This future spending might be for something specific, such as a holiday or car, or for something unknown, such as an emergency or saving for a ‘rainy day’. This concept of putting money aside for an unknown future expense and building up a ‘financial cushion’ is an important one and should be fully explained to students before proceeding.
At the end of this activity students should have an understanding of what people their age spend their money on and appreciate the importance of planning their spending.
Once students have an understanding of individual expenditure expand on this idea to consider the different types of household spending (e.g. mortgage or rent, running a car, groceries, gifts etc.).
Ask the students to think about how and why households plan their spending and discuss the concept of impulse buying.
Impulse buying may involve one or two expensive items or a large number of low cost items. Either way, these purchases will add up and may mean that you are short money to pay for more essential items. When shopping it is best to make a list and stick to it as much as possible. This will lead to fewer problems with unplanned spending
Before proceeding facilitate a whole class discussion to ensure that students understand impulse buying and the effect it can have on budgeting.
Introduce the idea of the different categories of expenditure below and discuss the differences between each category:
Fixed Expenditure: These are regular payments where the amount paid doesn’t vary with usage, e.g. rent or mortgage payment.
Irregular Expenditure: This is where the timing and/or amount of spending will vary. This is normally linked to household usage such as energy bills.
Discretionary Expenditure: Non-essential spending, this is spending on wants rather than needs.
Present the lists of items in the worksheet below and ask the students to identify any differences between the types of spending involved in each group. Ask students to consider which type of spending is most important and should therefore be prioritised.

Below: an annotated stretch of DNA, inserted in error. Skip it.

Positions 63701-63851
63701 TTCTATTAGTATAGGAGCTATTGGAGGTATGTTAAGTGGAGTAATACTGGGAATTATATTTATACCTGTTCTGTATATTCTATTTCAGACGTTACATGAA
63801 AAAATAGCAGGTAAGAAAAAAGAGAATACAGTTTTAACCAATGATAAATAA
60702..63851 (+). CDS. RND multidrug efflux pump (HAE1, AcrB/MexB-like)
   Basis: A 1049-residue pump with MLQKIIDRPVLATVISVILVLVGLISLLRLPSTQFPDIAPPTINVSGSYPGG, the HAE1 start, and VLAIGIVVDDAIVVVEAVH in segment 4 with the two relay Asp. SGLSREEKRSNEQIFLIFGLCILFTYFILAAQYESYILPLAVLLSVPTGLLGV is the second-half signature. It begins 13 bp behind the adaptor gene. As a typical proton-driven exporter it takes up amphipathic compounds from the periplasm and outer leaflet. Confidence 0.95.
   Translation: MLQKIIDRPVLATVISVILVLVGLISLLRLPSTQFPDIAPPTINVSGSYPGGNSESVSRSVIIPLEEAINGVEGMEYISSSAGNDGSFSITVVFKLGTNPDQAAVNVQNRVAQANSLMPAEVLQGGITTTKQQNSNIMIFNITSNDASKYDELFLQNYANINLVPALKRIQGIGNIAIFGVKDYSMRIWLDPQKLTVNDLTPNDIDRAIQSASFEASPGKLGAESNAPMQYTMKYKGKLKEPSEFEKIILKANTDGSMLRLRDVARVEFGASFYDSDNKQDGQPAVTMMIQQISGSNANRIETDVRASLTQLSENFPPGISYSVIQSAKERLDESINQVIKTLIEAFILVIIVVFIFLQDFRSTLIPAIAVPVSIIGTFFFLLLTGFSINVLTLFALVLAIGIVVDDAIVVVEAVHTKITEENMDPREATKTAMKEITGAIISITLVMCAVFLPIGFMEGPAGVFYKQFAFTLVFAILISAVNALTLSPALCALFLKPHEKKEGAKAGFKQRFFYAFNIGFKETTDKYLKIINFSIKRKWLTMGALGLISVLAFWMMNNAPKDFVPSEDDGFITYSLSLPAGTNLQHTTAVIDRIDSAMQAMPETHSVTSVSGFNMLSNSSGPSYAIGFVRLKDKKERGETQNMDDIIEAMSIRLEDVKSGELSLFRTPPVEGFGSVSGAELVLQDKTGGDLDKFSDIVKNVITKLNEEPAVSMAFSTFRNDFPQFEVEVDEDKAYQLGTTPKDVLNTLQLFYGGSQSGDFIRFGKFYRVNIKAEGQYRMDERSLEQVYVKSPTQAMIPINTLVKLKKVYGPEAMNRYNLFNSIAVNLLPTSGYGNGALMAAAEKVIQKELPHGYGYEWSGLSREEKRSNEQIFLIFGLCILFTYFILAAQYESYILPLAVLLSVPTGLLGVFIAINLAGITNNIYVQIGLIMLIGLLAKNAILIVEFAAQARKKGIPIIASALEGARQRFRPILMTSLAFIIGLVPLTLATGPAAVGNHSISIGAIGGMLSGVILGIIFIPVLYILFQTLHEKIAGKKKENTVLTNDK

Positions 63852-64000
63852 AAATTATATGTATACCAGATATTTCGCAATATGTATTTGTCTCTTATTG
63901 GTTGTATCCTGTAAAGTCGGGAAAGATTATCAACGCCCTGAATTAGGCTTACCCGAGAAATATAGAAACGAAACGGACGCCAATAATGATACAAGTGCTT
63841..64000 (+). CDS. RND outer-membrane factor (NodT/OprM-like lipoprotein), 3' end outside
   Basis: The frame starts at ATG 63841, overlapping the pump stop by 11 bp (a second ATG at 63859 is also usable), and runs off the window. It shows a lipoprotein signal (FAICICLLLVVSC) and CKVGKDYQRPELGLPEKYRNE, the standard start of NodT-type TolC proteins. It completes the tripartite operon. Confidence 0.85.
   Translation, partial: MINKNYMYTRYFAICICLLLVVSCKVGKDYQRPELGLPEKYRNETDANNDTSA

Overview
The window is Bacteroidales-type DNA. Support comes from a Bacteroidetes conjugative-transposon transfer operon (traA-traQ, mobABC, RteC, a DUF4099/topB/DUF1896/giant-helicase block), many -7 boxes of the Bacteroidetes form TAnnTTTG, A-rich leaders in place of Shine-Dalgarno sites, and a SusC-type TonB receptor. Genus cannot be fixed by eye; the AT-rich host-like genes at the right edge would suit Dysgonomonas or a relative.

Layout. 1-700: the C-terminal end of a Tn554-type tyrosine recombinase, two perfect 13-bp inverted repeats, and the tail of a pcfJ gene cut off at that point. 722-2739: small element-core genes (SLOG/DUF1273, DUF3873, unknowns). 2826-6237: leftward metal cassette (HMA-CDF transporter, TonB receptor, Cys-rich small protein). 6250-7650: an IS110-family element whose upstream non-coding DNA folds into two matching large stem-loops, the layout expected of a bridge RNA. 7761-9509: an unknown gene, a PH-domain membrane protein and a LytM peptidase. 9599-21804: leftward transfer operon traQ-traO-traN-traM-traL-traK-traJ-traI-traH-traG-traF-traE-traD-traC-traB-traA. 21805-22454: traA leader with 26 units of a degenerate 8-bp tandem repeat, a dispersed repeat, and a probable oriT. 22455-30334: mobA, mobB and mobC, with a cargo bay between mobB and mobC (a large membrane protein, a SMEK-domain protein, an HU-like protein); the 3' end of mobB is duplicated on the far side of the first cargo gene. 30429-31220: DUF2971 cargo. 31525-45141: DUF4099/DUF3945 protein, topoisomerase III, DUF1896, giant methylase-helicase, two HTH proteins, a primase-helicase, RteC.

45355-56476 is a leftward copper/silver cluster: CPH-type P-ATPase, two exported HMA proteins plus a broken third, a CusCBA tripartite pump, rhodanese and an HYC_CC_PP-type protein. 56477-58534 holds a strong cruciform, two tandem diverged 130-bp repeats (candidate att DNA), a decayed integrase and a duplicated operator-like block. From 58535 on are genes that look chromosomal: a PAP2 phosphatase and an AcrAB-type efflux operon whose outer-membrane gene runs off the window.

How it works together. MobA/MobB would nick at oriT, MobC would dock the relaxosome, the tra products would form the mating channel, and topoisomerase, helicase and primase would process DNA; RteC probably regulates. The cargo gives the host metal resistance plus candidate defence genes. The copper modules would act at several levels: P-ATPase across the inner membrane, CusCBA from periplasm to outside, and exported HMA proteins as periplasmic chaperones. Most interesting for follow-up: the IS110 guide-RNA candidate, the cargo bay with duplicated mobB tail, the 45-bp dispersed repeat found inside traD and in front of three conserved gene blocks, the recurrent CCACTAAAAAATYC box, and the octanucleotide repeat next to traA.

Student Worksheet: Fixed, Irregular and Discretionary Expenditure
Alternatively, this may be a good opportunity for students to create a mind map to explore and present the different forms of expenditure discussed above.
Once students have an understanding of the different types of expenditure discuss the household expenditure plan worksheet below. Use this opportunity to consolidate prior learning about types of expenditure. Highlight and discuss the pattern of payments across each section of the plan and also focus on the calculation of subtotals and totals
In this worksheet Frank and Karen Kerrigan both work outside the home and they have three children. This is their expenditure plan for three months.
Student Worksheet: Kerrigan Household Expenditure Plan
Discussion & reflections
In the above we looked at different scenarios and examined the different types of expenditure that occur. We also identified the need to plan your spending and the consequences of impulse buying.
Is there anything that surprised you about the types of expenditure discussed? How do you feel about the choices you have to make when it comes to spending your money and the planning required for this?
Linking Learning Outcomes
The students’ engagement and learning are optimised by a fully integrated experience of learning in Business Studies.
- 1.2 links to 1.1, 1.3, 1.11, 1.12, 1.13, 2.10, 2.11, 2.12, 3.1, 3.2, 3.4, 3.10, 3.11